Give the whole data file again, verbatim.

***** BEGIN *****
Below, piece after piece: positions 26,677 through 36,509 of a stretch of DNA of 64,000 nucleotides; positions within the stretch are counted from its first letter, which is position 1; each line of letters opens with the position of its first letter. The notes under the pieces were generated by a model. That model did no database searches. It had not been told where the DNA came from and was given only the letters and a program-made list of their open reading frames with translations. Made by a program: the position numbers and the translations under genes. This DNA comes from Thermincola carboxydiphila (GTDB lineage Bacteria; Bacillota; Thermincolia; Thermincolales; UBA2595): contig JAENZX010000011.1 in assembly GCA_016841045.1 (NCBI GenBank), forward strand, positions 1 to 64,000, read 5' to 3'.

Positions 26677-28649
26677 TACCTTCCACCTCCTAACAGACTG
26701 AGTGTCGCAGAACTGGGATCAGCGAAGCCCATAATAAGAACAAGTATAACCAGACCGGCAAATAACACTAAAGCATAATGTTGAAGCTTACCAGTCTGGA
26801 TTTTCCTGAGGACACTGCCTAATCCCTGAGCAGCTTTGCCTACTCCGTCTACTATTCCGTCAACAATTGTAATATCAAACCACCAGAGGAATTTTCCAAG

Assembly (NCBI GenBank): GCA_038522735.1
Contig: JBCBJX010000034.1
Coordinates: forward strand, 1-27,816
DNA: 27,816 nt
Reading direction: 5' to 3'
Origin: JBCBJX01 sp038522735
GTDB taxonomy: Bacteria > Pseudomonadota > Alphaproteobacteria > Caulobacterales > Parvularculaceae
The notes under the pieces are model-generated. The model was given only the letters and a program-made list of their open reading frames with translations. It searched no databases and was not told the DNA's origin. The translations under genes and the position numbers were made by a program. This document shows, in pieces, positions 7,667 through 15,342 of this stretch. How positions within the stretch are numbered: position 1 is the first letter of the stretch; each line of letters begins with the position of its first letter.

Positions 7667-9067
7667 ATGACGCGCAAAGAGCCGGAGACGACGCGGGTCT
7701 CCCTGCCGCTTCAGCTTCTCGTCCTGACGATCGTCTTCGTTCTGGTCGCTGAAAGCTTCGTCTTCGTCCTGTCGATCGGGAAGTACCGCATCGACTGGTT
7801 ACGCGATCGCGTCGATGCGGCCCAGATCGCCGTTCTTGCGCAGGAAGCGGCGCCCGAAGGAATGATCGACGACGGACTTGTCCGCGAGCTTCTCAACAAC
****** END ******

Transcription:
Below, piece after piece: positions 26,677 through 36,509 of a stretch of DNA of 64,000 nucleotides; positions within the stretch are counted from its first letter, which is position 1; each line of letters opens with the position of its first letter. The notes under the pieces were generated by a model. That model did no database searches. It had not been told where the DNA came from and was given only the letters and a program-made list of their open reading frames with translations. Made by a program: the position numbers and the translations under genes. This DNA comes from Thermincola carboxydiphila (GTDB lineage Bacteria; Bacillota; Thermincolia; Thermincolales; UBA2595): contig JAENZX010000011.1 in assembly GCA_016841045.1 (NCBI GenBank), forward strand, positions 1 to 64,000, read 5' to 3'.

Positions 26677-28649
26677 TACCTTCCACCTCCTAACAGACTG
26701 AGTGTCGCAGAACTGGGATCAGCGAAGCCCATAATAAGAACAAGTATAACCAGACCGGCAAATAACACTAAAGCATAATGTTGAAGCTTACCAGTCTGGA
26801 TTTTCCTGAGGACACTGCCTAATCCCTGAGCAGCTTTGCCTACTCCGTCTACTATTCCGTCAACAATTGTAATATCAAACCACCAGAGGAATTTTCCAAG

Assembly (NCBI GenBank): GCA_038522735.1
Contig: JBCBJX010000034.1
Coordinates: forward strand, 1-27,816
DNA: 27,816 nt
Reading direction: 5' to 3'
Origin: JBCBJX01 sp038522735
GTDB taxonomy: Bacteria > Pseudomonadota > Alphaproteobacteria > Caulobacterales > Parvularculaceae
The notes under the pieces are model-generated. The model was given only the letters and a program-made list of their open reading frames with translations. It searched no databases and was not told the DNA's origin. The translations under genes and the position numbers were made by a program. This document shows, in pieces, positions 7,667 through 15,342 of this stretch. How positions within the stretch are numbered: position 1 is the first letter of the stretch; each line of letters begins with the position of its first letter.

Positions 7667-9067
7667 ATGACGCGCAAAGAGCCGGAGACGACGCGGGTCT
7701 CCCTGCCGCTTCAGCTTCTCGTCCTGACGATCGTCTTCGTTCTGGTCGCTGAAAGCTTCGTCTTCGTCCTGTCGATCGGGAAGTACCGCATCGACTGGTT
7801 ACGCGATCGCGTCGATGCGGCCCAGATCGCCGTTCTTGCGCAGGAAGCGGCGCCCGAAGGAATGATCGACGACGGACTTGTCCGCGAGCTTCTCAACAAC